Report Showcases Improved Media Performance on Ebola Accountability


The second quarter report of media accountability reportage on Ebola has been released through the International Research and Exchange Board (IREX) in concert with the Center for Media Studies and Peacebuilding (CEMESP).

The media performance review event hosted at the St. Theresa’s Convent attracted a cross section of media operatives. Fourteen media outlets, nine newspapers and five radio stations were focus of the study.

The media outlets included Heritage, Public Agenda, Informer, Women Voices, Frontpage Africa, Daily Observer, In Profile Daily, New Democrat and Inquirer. Radio stations included Sky 107 FM, Fabric 101, Truth 96.7, ELBC 99.9 and Radio Veritas.

While expressing the view that this was not an exercise intended to indict anyone, Executive Director of CEMESP, Malcolm Joseph in welcome remarks, explained his institution’s connection with the process in terms of facilitating the release of the report to the public.

It emerged from the monitoring that an estimated 1,050 published stories were coded and analyzed out of which 180 stories were related to Ebola, 69 of which was accountability related.

The quarter report documented relative progress on the part of the media in accommodating Ebola accountability stories and doing more leg work to source these stories rather than relying on press conferences as was the case in the previous report.

Cllr. Negbalee Warner, launching the report said it is a valued partnership for them at the Carter Center Access to Information to be part of the process. He said the launch of the second quarter report is timely, following the celebration of the International Right to Know Day, where access to information in promoting accountability was stressed.

He said the report was well titled: ‘Monitoring the Monitor’ as it spoke to the fact that journalists monitored themselves in keeping with basic ethical standards and responsibility to inform the public.

He, however, spoke about what could amount to the gray area of the study in relation to the lack of follow-ups of stories. He used the occasion to challenge journalists to make use of the FOI Law in deepening accountability as the contemporary vogue.

Cllr. Warner reminded journalists about the imperative balancing media freedom and limitations, noting that in yester years people asked questions about political prisoners, which has now given way to issues of transparency and use of the access to information legislation in making judgment on society.

Earlier IREX Chief of Party, Bill Burke said journalists should find interest in the project, aimed at inspiring them to follow Ebola money and resources. He disclosed that feelers from the communities as relayed by their partners under this cost extension project suggested that the people were keen about knowing how Ebola materials and funds were expended.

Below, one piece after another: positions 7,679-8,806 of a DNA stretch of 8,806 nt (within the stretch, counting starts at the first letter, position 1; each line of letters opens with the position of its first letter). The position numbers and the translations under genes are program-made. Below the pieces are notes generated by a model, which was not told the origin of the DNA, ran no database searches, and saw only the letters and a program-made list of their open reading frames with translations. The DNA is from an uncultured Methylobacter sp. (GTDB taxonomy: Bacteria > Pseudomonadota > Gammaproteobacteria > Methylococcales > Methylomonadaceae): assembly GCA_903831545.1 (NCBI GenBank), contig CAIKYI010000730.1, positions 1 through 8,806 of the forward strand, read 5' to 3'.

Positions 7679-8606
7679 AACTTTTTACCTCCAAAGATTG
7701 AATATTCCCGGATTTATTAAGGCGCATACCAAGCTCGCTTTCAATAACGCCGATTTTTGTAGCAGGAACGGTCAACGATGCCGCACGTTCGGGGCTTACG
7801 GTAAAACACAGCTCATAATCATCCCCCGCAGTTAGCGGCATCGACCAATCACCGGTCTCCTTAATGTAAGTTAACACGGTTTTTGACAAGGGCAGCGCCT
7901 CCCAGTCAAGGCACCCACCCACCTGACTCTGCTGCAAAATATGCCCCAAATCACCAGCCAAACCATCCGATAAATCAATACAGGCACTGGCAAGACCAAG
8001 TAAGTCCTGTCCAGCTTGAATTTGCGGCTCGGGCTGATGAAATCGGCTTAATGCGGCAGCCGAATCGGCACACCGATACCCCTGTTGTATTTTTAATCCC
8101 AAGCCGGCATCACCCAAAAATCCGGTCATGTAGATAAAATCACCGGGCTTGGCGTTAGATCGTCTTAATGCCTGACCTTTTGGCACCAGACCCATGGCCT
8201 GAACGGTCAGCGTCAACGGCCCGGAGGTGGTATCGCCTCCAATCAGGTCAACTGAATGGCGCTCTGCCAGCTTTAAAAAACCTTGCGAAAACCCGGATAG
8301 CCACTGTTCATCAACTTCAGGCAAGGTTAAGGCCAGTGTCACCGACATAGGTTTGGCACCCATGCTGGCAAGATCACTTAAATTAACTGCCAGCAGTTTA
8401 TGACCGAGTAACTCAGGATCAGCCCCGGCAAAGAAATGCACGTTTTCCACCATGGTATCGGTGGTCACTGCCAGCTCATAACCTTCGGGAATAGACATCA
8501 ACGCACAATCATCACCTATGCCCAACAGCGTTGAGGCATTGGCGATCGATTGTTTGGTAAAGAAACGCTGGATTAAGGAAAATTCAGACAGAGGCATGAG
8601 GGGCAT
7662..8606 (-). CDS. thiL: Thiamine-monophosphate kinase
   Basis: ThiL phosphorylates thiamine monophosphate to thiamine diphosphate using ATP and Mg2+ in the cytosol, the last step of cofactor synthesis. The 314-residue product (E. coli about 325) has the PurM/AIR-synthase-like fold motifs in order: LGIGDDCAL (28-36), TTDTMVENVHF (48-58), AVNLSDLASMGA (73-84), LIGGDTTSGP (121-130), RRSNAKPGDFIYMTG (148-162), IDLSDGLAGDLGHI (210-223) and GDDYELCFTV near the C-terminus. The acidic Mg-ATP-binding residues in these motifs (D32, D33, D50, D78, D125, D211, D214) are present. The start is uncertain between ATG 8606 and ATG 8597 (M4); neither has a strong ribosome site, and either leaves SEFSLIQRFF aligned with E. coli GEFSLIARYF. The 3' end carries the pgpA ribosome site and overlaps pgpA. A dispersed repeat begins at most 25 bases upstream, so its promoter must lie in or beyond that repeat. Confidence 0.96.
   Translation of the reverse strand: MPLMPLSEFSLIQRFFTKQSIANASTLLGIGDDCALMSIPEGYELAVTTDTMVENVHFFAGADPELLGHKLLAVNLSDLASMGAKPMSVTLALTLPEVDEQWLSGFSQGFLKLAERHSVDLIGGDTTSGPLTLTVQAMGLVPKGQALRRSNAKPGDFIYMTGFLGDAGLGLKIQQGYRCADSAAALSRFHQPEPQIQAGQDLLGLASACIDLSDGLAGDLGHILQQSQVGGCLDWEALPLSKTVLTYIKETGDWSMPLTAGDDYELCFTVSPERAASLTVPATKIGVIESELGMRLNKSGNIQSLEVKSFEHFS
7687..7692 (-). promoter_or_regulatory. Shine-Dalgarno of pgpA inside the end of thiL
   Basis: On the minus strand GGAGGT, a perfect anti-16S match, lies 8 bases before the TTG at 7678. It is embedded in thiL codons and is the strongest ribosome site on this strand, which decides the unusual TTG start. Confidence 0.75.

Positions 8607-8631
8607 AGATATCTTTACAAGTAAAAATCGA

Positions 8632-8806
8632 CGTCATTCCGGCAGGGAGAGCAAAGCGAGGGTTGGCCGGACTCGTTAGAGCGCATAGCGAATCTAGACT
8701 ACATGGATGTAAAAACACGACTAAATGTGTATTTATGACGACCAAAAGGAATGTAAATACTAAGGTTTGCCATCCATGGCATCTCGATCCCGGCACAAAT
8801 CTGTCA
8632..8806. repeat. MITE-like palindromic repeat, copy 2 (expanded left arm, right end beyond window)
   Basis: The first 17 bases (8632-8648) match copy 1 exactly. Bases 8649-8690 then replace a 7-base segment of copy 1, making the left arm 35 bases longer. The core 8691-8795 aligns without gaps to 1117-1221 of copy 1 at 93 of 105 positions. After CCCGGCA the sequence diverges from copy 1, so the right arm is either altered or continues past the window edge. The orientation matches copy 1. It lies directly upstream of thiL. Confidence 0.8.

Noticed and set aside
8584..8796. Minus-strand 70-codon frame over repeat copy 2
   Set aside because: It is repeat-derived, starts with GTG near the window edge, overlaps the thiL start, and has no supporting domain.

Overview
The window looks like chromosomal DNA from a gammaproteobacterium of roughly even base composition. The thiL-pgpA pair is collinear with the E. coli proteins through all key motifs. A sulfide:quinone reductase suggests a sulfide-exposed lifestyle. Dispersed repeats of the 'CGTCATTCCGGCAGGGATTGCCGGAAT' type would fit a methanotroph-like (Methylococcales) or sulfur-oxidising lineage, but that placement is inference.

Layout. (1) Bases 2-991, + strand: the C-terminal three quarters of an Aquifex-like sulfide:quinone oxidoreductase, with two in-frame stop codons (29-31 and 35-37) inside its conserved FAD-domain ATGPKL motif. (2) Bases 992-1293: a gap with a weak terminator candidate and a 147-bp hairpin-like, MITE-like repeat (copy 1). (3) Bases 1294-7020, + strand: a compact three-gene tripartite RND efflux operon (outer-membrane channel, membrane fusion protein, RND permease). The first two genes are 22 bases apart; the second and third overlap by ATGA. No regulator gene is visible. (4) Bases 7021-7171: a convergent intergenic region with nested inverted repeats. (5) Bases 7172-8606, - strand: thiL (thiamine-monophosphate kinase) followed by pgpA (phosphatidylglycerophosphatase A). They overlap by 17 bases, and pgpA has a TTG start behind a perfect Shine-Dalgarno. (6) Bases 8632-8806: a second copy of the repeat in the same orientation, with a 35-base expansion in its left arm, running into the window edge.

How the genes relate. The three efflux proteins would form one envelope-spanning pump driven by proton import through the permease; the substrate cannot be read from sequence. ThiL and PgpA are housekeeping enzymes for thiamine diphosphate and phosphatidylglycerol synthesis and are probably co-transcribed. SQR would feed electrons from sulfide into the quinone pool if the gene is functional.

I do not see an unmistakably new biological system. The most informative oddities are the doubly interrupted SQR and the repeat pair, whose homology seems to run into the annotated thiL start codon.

Preceding his power-point presentation of the figures captured in the second report, IREX Media Consultant Mr. Samuka Konneh said IREX was proud of the improvement noted in a couple of media houses. He spoke about new indicators in the study, including male and female sourcing and news-making, number of stories reported by journalists trained by IREX.

Key points he spoke about as deduced from the summary of the report are that in one month more Ebola accountability stories were reported in this quarter as compared to two months in the first quarter (July-August), tagging the increment at 50%.

For individual media houses Frontpage Africa, Daily Observer and New Democrat fared well in terms of quantity of stories published. ELBC and Sky FM were radio stations that reported more Ebola accountability stories and the journalists were those trained by IREX.

Fabric and Truth FM recorded single accountability stories that were coded. Konneh revealed that another progress recorded in the quarter report was increased number of stories (14) placed on newspaper front pages as opposed to none in the first quarter.

He implored editors to be more committed to enhancing the quality of their content in meeting basic standards. The event was interactive, affording journalists and media stakeholders the opportunity to ask questions and make comments about the process and methodology in coming out with the figures, a release signed by Malcolm Joseph said.


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